Private hospitals welcome reform legislation

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The Australian Private Hospitals Association has welcomed the introduction of legislation implementing reforms to the private health insurance sector.

Health minister Greg Hunt introduced three Bills to the House of Representatives last week: Private Health Insurance Legislation Amendment Bill 2018; A New Tax System (Medicare Levy Surcharge-Fringe Benefits) Amendment (Excess Levels for Private Health Insurance Policies) Bill 2018; and, Medicare Levy Amendment (Excess Levels for Private Health Insurance Policies) Bill 2018.

The Bills give effect to reforms announced in October last year, including allowing discounts of up to 10 percent for people aged under 30, strengthening the powers of the Private Health Insurance Ombudsman, by giving it the power to inspect and audit health funds, and allowing insurers to cover travel and accommodation costs as part of a hospital product.

"Last October, I announced the most significant package of private health insurance reforms in over a decade to make private health insurance simpler and more affordable for Australians. The reforms will help strengthen the viability of the private health system by addressing concerns about affordability, complexity and lack of transparency of private health insurance," said Mr Hunt introducing the Bills.

According to APHA CEO, Mr Michael Roff,  “Allowing for age-based discounts for hospital cover should incentivise younger people to sign up to private health insurance, making the product more sustainable. The introduction of a Private Health Information Statement’ will also improve transparency for consumers on their products and any changes insurers make.”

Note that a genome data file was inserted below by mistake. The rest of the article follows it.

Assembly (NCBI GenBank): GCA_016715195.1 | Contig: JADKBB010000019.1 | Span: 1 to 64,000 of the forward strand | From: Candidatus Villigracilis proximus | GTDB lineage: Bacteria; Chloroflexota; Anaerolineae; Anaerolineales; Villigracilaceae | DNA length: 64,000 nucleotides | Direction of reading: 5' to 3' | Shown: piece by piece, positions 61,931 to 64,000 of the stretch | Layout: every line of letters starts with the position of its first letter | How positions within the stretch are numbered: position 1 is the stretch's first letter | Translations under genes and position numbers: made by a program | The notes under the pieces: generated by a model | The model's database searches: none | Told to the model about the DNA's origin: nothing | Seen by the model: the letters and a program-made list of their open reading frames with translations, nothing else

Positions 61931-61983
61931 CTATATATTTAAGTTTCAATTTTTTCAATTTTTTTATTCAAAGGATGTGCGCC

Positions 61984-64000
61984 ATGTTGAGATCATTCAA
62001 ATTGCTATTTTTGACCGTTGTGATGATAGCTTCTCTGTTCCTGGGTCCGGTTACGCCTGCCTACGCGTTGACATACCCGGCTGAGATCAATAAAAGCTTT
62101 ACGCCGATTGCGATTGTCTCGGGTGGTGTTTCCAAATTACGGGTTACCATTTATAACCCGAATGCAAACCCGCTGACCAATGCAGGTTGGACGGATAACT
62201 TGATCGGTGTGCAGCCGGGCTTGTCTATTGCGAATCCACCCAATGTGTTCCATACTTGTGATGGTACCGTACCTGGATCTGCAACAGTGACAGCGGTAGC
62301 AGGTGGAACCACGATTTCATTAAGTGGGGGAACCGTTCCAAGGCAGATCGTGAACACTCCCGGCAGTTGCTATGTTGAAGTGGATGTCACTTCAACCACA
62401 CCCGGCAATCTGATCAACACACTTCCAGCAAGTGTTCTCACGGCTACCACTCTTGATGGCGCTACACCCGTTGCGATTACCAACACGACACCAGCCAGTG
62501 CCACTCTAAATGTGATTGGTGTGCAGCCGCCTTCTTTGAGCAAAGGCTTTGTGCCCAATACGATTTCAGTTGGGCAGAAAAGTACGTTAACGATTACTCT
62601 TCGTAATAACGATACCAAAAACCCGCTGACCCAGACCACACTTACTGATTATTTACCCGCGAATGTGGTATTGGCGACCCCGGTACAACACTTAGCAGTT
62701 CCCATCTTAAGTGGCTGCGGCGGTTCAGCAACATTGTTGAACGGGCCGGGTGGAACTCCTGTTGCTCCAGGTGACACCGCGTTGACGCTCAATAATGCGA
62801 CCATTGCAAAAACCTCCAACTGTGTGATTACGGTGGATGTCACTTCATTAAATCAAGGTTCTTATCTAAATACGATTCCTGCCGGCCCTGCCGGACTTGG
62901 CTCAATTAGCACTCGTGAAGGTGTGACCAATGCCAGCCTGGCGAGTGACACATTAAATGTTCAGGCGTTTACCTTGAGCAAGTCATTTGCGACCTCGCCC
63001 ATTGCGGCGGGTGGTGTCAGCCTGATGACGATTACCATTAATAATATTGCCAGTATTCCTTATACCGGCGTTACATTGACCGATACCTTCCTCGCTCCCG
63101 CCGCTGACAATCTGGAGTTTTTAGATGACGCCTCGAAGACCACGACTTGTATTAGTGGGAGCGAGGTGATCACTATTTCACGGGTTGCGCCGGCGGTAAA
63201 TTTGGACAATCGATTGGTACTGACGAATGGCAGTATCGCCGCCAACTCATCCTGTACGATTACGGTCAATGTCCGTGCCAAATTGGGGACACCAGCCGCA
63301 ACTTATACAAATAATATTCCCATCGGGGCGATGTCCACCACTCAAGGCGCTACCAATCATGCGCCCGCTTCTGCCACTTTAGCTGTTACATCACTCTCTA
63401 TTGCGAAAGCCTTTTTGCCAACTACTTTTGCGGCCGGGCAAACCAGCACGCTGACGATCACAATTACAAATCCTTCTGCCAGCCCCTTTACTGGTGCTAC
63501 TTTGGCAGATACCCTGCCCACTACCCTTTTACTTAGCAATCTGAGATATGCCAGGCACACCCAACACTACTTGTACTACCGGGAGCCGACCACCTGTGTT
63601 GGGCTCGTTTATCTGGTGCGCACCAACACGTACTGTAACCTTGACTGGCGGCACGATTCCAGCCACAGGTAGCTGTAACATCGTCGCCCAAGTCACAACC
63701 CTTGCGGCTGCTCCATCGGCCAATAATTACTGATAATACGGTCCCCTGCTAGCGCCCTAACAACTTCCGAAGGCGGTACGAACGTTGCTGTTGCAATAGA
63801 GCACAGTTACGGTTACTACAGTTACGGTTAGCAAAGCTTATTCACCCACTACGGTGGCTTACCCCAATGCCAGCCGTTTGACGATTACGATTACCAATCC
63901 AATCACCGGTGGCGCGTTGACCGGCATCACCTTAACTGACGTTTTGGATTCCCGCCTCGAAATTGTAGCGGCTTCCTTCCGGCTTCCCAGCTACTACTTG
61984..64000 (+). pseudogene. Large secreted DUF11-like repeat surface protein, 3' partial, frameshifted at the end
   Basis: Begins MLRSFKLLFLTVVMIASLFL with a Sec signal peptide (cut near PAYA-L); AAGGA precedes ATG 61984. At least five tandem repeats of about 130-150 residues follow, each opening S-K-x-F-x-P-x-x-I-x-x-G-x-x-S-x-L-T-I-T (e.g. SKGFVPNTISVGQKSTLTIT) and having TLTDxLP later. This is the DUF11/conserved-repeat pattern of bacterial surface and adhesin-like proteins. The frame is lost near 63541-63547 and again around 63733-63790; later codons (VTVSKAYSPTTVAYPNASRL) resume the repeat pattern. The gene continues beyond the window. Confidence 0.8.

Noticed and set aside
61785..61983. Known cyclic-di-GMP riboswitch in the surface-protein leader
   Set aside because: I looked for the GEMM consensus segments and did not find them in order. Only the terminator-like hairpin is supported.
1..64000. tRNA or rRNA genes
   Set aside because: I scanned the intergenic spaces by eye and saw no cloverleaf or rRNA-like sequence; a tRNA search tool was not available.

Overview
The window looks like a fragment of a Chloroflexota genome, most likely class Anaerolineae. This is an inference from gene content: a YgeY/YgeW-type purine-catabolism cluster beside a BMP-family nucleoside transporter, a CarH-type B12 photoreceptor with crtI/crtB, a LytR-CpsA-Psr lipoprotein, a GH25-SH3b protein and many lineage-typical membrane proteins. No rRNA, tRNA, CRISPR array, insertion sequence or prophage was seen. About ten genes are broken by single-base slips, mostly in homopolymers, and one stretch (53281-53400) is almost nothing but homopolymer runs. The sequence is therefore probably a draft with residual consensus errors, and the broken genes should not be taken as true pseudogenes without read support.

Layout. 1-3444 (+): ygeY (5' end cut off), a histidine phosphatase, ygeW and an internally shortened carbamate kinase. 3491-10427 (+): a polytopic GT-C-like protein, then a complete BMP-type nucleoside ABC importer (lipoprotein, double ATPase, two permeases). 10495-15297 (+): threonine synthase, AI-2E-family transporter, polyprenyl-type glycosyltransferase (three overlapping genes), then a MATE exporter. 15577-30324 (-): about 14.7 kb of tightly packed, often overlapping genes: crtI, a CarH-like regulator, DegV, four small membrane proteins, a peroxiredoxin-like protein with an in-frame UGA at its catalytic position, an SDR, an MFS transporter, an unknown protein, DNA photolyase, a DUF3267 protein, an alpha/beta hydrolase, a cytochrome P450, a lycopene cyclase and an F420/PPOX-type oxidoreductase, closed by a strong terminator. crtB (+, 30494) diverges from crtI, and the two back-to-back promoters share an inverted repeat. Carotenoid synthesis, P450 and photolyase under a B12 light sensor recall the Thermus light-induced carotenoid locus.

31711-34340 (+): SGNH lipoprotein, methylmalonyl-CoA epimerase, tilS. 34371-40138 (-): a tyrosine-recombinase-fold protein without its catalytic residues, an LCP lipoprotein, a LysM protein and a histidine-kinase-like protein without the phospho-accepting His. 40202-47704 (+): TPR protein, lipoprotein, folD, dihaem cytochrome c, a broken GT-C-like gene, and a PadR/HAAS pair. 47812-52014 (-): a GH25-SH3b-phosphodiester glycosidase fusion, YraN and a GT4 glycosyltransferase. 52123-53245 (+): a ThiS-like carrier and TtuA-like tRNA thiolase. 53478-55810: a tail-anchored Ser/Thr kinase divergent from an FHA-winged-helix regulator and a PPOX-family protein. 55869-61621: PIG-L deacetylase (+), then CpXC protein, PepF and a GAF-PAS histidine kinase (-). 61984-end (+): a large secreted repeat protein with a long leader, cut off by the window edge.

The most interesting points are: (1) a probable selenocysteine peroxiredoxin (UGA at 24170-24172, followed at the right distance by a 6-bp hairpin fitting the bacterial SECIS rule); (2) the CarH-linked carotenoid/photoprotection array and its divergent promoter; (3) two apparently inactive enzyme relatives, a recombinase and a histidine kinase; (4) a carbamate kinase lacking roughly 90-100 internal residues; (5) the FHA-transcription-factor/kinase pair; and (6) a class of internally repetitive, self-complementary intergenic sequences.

He continued, “This is an opportunity for private health insurance companies to provide a better, higher value product to consumers. There has been some evidence of late that health insurers are reluctant to do this, but we hope to see that change.

“There remain some concerns from the private hospital sector that insurers will not meet the needs of consumers with the changes, particularly in the area of mental health. While the opportunity to instantly upgrade to take advantage of private mental health care is a positive move, we will be closely monitoring the implementation of the measure to ensure insurers don’t put artificial barriers in the way.

“Private mental health facilities treat about 40,000 Australians every year, they take enormous pressure off the public system and it is important that access to private mental health care is made available to those who need it. It’s up to private health insurers to make that happen,” he added.

Regulatory changes from 1 April mean people on basic or medium level hospital products - who have served their waiting period for limited mental health cover - can upgrade their policy and access higher benefits for included in-hospital mental health services, without serving the standard two-month waiting period. 

However, in a statement, Medibank Private said it had removed the two-month waiting period on psychology services on current extras products. 

The company's chief customer officer, David Koczkar, said the change was important for customers in need of urgent mental health support.

“In addition to improving access for in-hospital services, it means our customers will be supported more quickly with out-of-hospital psychology services and support when they need it most,” said Mr Koczkar.